One of my short-stories on The Bardo Group blog . . .
It’s tough when you are orphaned at seventy. I say that without rancor or irony. I’d known Mrs. O’Donall and her daughter for fifteen years, which at the time of this story was the entire length of my life.
The ladies – as everyone called them – were fixtures in our parish. Each morning they arrived at St. Anselm’s at precisely six-fifty for daily Mass. Their consistency was such that my mom said she could tell time by them. They generally made their way into church arm-in-arm and always sat in the first pew.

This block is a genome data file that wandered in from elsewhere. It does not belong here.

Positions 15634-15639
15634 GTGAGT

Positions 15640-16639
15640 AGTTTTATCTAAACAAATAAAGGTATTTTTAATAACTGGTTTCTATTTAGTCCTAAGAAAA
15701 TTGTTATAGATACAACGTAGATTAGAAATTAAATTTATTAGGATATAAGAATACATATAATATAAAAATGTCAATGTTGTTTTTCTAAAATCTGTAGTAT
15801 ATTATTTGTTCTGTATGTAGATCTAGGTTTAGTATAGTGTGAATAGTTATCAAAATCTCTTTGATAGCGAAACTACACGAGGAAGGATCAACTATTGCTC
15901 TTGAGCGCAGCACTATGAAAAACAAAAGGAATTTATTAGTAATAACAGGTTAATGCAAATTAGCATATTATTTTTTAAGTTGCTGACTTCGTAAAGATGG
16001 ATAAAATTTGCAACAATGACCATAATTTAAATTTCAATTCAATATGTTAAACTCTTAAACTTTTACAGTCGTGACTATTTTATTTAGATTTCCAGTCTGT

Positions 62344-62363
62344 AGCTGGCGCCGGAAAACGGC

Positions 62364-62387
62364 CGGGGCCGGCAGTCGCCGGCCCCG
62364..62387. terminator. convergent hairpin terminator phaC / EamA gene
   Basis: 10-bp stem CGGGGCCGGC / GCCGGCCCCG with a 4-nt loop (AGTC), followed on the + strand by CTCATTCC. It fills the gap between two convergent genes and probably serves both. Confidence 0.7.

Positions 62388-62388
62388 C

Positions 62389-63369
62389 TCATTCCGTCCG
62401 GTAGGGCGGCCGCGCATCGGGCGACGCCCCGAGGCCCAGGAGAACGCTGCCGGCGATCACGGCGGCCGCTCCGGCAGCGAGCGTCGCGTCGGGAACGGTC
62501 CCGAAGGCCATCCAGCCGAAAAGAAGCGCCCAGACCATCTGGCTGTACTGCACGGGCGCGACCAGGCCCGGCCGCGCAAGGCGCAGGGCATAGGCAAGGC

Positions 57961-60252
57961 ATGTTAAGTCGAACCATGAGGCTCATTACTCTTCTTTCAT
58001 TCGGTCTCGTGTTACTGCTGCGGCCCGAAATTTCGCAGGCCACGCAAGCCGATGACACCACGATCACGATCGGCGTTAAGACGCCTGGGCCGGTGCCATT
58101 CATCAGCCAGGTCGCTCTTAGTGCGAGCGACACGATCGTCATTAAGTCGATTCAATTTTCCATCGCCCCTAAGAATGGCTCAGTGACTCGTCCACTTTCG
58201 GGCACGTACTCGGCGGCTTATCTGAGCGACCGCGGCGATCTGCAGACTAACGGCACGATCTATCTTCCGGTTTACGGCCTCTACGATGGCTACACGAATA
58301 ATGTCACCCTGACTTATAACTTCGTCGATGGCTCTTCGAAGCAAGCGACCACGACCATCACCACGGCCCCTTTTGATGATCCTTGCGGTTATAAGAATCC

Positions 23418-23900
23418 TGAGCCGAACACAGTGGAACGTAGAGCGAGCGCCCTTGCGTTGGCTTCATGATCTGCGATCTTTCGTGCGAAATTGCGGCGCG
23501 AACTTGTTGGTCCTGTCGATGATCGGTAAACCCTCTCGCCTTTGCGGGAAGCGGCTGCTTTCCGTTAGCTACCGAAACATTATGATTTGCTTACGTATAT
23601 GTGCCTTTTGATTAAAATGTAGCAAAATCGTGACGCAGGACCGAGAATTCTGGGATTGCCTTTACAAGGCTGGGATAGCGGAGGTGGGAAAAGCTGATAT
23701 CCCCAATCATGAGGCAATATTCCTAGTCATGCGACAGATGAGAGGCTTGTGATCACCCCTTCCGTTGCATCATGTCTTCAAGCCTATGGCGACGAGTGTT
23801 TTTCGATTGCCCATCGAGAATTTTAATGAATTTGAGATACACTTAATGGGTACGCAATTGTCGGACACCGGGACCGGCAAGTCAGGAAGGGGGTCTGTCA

While the younger lady was fragile, tentative and wide-eyed, the older one was stern, sturdy and quick-minded. With her daughter in tow, she worked on the Annual Church Carnival Planning Committee and in the Women’s Auxiliary as well, relied upon to help the nuns clean the sacristy, press altar cloths and arrange flowers. Over time they left…
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